Independent film festivals have been known to launch the careers of some of today's biggest filmmakers, such as Steven Soderbergh, Quentin Tarantino, Catherine Hardwicke, and Wes Anderson, just to name a few. Will the next virtuosic talent or blockbuster emerge from the 23rd Woodstock Film Festival?
Whether or not a successor to Reservoir Dogs or Bottle Rocket will be screened, the festival will create its own singularly charged cinematic atmosphere. "At a film festival, a world is created for you and you are surrounded by amazing filmmakers," says Meira Blaustein, cofounder and executive director of the Woodstock Film Festival. "You can watch incredible independent films that have been curated for you. Some of the films are hard-hitting, others are funny and entertaining and some are thought-provoking and pushing the envelope, but very artistically done."
At this year's festival, there are (as of this writing) 20 full-length documentaries, 20 full-length narratives, 86 shorts in 14 categories, and 12 music videos that will be shown online only.
Feature selections include Linoleum, directed by Colin West and starring comedian Jim Gaffigan. This film—shot locally—takes an inventive look at the disappointments of middle age. You can also check out Sarah T. Schwab's A Stage of Twilight, starring Karen Allen (Raiders of the Lost Ark) and William Sadler (The Shawshank Redemption), a poignant story about a man struggling with his impending death and the decisions he makes about his final months.
Fans of superstar Harry Styles can check out his starring role in My Policeman, a film directed by Michael Grandage. It centers on the arrival of Patrick into Marion and Tom's home, which triggers the exploration of seismic events from 40 years previously.
"I'm very excited that the film submissions are coming from all corners of the country," says Blaustein, who explains that there are 25 volunteer screeners who watch the submitted films and send in their reviews and grades.
Other talented and well-known actors appearing in films at the festival include Ewan McGregor and Ethan Hawke in Rodrigo Garcia's dramedy Raymond and Ray. Hawke, a four-time Academy Award nominee, will receive the festival's Maverick Award.
"Ethan is amazing," says Blaustein. "Not only is he one of the best actors that we have, but he is a passionate director who has done both documentaries and narrative films, a prolific writer, and a very smart individual. He's one of those Renaissance men who can do everything exceptionally and also be very supportive of others."
Hawke directed the critically acclaimed six-part documentary, The Last Movie Stars, now on HBO Max, which gives viewers a revealing look into the lives and work of Joanne Woodward and Paul Newman. "He's expanding our horizons and the whole tapestry of what you can do in the film industry, so he's definitely a maverick and I'm3 thrilled we are honoring him this year," says Blaustein.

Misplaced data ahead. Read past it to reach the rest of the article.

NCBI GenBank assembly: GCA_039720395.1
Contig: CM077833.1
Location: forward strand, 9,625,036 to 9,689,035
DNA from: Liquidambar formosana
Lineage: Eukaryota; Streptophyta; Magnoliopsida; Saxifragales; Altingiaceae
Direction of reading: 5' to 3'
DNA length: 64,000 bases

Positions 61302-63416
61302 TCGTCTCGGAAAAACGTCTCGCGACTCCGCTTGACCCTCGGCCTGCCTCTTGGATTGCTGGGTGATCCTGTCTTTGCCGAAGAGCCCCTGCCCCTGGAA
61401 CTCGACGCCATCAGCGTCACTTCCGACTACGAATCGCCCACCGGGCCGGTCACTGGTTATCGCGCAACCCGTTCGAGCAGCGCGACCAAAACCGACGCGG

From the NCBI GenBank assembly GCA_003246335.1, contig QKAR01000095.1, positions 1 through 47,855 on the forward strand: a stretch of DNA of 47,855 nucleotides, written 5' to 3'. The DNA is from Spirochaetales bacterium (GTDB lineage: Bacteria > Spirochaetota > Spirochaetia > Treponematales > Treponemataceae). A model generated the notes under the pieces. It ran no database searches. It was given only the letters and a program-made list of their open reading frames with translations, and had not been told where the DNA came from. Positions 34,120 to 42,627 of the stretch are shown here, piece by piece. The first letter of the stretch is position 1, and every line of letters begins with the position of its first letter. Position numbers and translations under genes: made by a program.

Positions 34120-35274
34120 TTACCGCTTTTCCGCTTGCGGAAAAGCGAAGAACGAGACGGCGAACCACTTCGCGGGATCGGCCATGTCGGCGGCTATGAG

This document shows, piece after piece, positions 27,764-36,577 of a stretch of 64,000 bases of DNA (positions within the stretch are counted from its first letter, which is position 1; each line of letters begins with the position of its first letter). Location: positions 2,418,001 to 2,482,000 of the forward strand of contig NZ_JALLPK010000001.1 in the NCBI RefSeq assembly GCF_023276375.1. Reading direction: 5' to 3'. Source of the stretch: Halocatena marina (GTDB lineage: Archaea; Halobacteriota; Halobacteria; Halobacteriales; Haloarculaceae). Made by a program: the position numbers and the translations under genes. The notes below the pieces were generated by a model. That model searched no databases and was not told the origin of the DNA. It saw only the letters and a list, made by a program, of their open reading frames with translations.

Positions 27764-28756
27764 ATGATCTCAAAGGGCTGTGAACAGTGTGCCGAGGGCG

Also being honored is Arianna Bocco, the president of IFC Films, who will receive the Trailblazer Award. Throughout her tenure, she has acquired over 800 films for the company, including some of the most revered independent films of the last decade. The Trailblazer Award is given to a leader in the film and media arts industry who has carved innovative paths for all to follow, establishing independent vision and creating strong and widespread appreciation to quality, substantive filmmaking.
Debra Granik, the director and cowriter of Winter's Bone, which premiered at Sundance and was nominated for four Oscars, will receive this year's Fiercely Independent Award. The award is given to a singular filmmaker whose unique vision has furthered the field of independent filmmaking by following their own path, serving as a role model for other filmmakers, and advancing the highest quality of independent filmmaking.
Actress, comedian, and rapper Awkwafina, who had supporting roles in the comedy films Ocean's 8 and Crazy Rich Asians and a leading role in the comedy-drama The Farewell, will receive the Transcendent Talent Award, presented to a creative who breaks through the boundaries of their artistic field, be it in acting, writing, directing, or more.
There will be conversations with each of the honorees and panels featuring the four filmmakers who participated in the spring filmmakers residency/incubator, a panel presented in collaboration with NYWIFT (New York Women in Film and Television), featuring Karen Allen, a panel in collaboration with the Writers Guild of America East, and more.
While some of the festival will be online, the majority of it is back to in-person screenings at locations in Woodstock, Saugerties, Rosendale, and Kingston.
It's been 23 years since the Woodstock Film Festival launched its first event, and Blaustein is proud of how far it's come. "Twenty three years ago we had about $5,000, so the film festival was really a labor of love," she says. "Nobody got paid and everything was donated. It was a crazy undertaking at that point."
According to Blaustein, a generous donor has since paid off the mortgage on the festival's main headquarters. "During the pandemic, we renovated the building and upgraded our systems. Our board of directors has grown and our full-time staff members have gotten stronger," she says.
In addition, the Woodstock Film Festival now offers year-round programming, a month long residency incubator for filmmakers and a youth film lab. "The organization benefits so many people and just when I think I can't work harder, I think about all the great things that we are doing and how wonderful that is."
Attending a film festival is about more than just watching the films. "There are parties and you get to meet so many different people, have these incredible conversations," she says. "It opens so many windows into a unique experience that is educational, fun and entertaining."
The Woodstock Film Festival will run September 28-October 2.